Corporate law firms are looking for very highly-educated candidates who will be able to begin working immediately with little or no training needed. To this end, the job descriptions for corporate lawyers are highly detailed and generally contain numerous duties, educational and experience requirements.
One very large part of the corporate lawyer job description entails research and writing briefs. Both involve significant amounts of time searching for legal precedent and writing down research findings; writing briefs involves developing a legal position and defending it in writing.
The corporate lawyer can expect to spend some time in a courtroom, trying his cases, defending and arguing the legal positions he has staked out. Thus, this part of the job description will stress involvement in legal cases and arguing for clients.
Corporate lawyers can work in large, nationally-known firms or in small firms. Most corporate lawyers practice law related to business, tax matters, trademark, copyright and infringement law. All will have some exposure to research, writing briefs and arguing before a judge (see Resources).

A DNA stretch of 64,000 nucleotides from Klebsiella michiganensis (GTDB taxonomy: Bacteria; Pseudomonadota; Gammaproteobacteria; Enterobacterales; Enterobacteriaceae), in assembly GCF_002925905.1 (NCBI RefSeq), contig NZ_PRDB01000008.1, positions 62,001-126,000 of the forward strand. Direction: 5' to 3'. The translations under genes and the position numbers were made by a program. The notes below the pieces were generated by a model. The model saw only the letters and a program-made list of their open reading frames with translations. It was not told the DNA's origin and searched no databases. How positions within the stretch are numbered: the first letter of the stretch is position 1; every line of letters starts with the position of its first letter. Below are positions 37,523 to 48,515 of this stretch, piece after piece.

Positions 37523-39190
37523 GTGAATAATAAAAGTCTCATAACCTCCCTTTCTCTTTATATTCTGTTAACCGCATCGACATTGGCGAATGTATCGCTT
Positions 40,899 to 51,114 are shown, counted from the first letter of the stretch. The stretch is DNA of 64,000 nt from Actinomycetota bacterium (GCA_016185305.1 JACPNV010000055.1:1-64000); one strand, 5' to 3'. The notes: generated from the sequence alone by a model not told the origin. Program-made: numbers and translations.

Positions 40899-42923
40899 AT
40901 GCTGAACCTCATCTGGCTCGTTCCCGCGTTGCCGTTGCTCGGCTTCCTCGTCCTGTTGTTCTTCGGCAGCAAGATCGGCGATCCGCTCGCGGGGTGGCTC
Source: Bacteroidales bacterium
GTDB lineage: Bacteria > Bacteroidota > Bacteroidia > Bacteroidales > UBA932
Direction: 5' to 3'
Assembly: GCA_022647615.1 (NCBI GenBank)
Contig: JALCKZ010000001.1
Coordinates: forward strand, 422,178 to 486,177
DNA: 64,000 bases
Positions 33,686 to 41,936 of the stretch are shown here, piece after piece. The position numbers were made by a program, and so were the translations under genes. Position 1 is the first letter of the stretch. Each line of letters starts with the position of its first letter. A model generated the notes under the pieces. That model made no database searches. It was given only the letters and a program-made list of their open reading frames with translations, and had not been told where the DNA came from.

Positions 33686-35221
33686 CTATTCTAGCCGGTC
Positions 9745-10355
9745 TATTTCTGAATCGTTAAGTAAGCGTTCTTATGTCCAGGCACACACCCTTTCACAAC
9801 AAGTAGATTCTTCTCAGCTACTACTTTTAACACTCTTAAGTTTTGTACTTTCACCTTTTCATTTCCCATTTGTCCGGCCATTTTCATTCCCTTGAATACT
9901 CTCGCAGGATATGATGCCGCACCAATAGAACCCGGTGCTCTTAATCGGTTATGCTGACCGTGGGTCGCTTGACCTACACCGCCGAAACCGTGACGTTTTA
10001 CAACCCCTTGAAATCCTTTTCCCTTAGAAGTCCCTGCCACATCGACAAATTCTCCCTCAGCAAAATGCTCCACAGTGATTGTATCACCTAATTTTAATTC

All lawyers are required to have their J.D. (Juris Doctorate) from an accredited law school. Depending on the firm's specialisation, some lawyers are also expected to have a degree in another discipline, such as science. Corporate lawyers are also required to have passed a state Bar exam before being admitted to practice.
Corporate law firms normally want candidates who have prior job experience. This experience can range from research (legal assistant), to investigations and writing legal briefs and presenting cases in court.